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Recent China research
|China Weekly: China to import more GM crops but still more to be done, 18 Jun 2013|
|Uncertain outlook for China’s financial sector reforms, Larry Brainard, 17 Jun 2013|
|China Weekly: Xi pushes China’s global role – with implications for Europe as well as the US, 10 Jun 2013|
|China: Where has all the credit gone?, Bo Zhuang, 5 Jun 2013|
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A Perfectly Modulated Indicator puts off China’s OMG moment
The latest HSBC Flash PMI number falls perfectly. At 49.5 it shows an improvement on the past five months but it is still below 50 for the ninth consecutive month. Optimists can scent signs of stronger growth, while the below-50 reading will be taken by others as an indication that further stimulus measures will come through to lift growth further. What is clear from this reading on top of the latest stabilisation or rise of loans and fixed asset investment (see charts below) that the Oh My God! moment touted for China by commentators over the past month is not about to dawn.
Drains as well as trains. Still the e reality is that China is not going to come roaring back in H2/12. But there will be a mild recovery as a result of the government shifting its focus towards encouraging growth with easing measures. Those measures include two interest rate cuts, selective relaxation of credit restrictions for local authorities, window guidance for new loans and accelerated approval of infrastructure projects (increased railway spending, announced last week, and central government help for social housing). The inadequacy of Beijing’s sewer to deal with the weekend floods that killed 37 people was just one example of why the PRC needs drains as much as trains.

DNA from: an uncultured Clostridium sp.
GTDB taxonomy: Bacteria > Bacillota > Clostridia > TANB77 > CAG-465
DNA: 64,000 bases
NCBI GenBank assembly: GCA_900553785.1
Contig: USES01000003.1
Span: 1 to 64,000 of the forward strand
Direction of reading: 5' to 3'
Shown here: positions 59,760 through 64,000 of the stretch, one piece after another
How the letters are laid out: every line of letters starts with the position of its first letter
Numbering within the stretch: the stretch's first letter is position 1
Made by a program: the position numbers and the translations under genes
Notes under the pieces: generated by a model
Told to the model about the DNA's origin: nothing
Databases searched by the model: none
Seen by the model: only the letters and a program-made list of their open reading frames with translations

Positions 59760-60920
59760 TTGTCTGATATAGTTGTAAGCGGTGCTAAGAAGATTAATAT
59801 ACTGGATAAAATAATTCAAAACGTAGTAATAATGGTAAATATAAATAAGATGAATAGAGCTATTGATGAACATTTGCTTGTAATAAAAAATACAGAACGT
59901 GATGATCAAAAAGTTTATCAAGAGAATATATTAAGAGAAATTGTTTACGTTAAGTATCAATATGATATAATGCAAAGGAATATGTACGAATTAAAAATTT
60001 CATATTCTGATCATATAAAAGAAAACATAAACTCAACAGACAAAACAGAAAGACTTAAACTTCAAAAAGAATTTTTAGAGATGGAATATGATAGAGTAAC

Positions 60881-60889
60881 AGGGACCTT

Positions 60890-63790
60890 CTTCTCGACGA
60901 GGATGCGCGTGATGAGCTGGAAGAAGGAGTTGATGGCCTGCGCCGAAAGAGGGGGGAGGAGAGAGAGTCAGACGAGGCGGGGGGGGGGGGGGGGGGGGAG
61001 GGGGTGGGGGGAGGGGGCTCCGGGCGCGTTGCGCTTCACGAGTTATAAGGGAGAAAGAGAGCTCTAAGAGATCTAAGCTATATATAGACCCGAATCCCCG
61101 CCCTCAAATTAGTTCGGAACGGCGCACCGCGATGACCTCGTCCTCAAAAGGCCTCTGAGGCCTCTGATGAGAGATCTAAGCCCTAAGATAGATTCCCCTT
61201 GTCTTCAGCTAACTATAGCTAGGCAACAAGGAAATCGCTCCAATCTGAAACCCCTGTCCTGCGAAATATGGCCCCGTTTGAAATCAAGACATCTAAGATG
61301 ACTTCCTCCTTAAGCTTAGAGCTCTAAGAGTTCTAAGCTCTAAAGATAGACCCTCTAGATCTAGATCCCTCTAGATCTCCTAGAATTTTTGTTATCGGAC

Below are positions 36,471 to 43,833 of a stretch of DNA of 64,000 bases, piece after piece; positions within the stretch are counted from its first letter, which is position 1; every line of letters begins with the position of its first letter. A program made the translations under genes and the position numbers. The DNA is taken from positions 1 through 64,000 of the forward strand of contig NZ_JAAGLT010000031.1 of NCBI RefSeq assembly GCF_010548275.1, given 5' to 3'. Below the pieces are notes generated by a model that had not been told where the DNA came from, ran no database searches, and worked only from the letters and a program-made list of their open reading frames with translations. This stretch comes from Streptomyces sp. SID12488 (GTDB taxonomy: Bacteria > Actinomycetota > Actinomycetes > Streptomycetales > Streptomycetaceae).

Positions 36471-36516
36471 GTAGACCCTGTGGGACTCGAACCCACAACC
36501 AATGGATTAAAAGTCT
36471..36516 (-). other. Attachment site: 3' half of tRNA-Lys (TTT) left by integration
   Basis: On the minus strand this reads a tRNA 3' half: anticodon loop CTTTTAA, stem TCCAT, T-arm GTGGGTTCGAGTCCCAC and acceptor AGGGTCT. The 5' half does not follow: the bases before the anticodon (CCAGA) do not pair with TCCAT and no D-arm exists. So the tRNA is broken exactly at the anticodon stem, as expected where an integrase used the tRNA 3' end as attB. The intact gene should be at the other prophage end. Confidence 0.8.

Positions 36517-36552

Nice timing. Freshly appointed officials at provincial and sub-provincial levels will push new local projects as the year draws on, meaning a higher growth rate in Q4/12 and Q1/13 – just as the Communist Party holds its five-yearly Congress and convenient for the annual session of the National People’s Congress next March. That should take the growth number up to 8 per cent, without the need for a 2008-style broad stimulus programme.
Policymakers think they can get through the downward factors imported from Europe by fine-tuning – and so far they have been proved correct, with the labour market staying quite tight, inflation dropping faster than expected and corporate loans increasing from their low level at the start of this year.
Quality not quantity. The numbers may look poor compared with the runaway growth stimulated by the 2008-10 package. But they are what is needed to introduce the medium-term stability required for rebalancing and at least some of the structural reforms the economy badly needs.
The old debate about whether China is heading for the stars or for a collapse will continue in view of the amount of energy the bull and bear proponents have invested in it. But increasingly it is likely to be the wrong debate. The big question now is about the quality of growth – and here the PRC still has a long way to go as its future leaders acknowledge.